Fonts play such a vital role in setting up a page’s appearance. Finding the right one that suits the look that you want, can be a time consuming process:
• How well will it look when it’s printed?
• Can I use a desktop font on my website?
• If it looks good on a small business card, would it look good on a big sign?
• I saw a font that I like, but don’t know the name of it.
These are just a few of the many questions that come up along the way. If you feel overwhelmed by all of this, feel free to contact me. I’ll do my best to address your question in a timely manner.
Fonts are created by companies called font foundries or they’re made by individual typeface designers. When you decide to use a font, there are license considerations. Even free fonts may require a fee if it’s used outside of normal desktop applications and printing. For example, if you are an author and want to use a free font, check with the font foundry or typeface designer to see if there is a charge to use it in publications for print or electronic format (eBooks). The same goes if you want to use one for your website or blog. In most cases, a free font is just that – free, but it’s always a good idea to find out who makes it and then write to them to address how you want to use it. They’ll let you know all you need to know about using it without any legal infringement.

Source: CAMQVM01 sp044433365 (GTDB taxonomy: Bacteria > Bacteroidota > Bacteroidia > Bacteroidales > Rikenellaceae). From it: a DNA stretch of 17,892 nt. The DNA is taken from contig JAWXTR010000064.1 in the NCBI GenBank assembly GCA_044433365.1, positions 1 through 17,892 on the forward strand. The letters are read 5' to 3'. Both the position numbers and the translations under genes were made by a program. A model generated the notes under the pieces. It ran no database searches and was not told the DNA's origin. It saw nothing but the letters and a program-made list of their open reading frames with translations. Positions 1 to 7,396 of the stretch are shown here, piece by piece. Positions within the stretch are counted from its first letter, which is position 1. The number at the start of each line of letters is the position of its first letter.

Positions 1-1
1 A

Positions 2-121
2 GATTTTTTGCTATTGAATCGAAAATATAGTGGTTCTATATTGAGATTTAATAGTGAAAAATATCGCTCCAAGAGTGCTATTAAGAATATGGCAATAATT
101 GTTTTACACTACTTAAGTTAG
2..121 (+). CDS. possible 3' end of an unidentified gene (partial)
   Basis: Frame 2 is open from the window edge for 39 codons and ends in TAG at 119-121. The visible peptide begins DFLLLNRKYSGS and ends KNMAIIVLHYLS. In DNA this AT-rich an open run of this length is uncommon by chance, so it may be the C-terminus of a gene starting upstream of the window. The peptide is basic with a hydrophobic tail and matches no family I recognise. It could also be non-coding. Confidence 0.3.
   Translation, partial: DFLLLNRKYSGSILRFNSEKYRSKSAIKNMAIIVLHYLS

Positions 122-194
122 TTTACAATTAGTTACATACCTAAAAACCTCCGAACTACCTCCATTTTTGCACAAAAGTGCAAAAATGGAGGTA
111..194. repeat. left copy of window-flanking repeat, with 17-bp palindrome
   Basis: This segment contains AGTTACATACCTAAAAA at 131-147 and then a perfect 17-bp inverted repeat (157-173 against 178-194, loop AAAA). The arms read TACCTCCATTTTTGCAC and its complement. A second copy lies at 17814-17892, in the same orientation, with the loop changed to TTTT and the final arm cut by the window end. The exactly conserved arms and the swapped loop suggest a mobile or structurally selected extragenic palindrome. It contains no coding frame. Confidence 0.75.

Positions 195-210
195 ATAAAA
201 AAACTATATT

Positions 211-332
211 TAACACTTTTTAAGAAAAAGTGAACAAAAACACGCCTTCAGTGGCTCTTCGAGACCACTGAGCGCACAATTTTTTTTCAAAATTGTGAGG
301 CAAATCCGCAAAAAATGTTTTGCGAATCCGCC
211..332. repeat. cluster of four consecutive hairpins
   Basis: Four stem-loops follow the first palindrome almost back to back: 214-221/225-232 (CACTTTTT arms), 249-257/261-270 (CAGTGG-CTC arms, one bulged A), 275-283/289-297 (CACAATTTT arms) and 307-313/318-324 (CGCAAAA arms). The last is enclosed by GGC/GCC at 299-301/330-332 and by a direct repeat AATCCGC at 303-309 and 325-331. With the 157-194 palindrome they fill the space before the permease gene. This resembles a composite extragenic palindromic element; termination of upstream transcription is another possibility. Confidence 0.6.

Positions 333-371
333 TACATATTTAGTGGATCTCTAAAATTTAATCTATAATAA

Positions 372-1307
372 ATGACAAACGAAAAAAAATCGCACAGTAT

There are many online resources to help you find the font you’re looking for. Below are some of my favorite resources. They include distributors, individual designers, font managers and even a font identifier.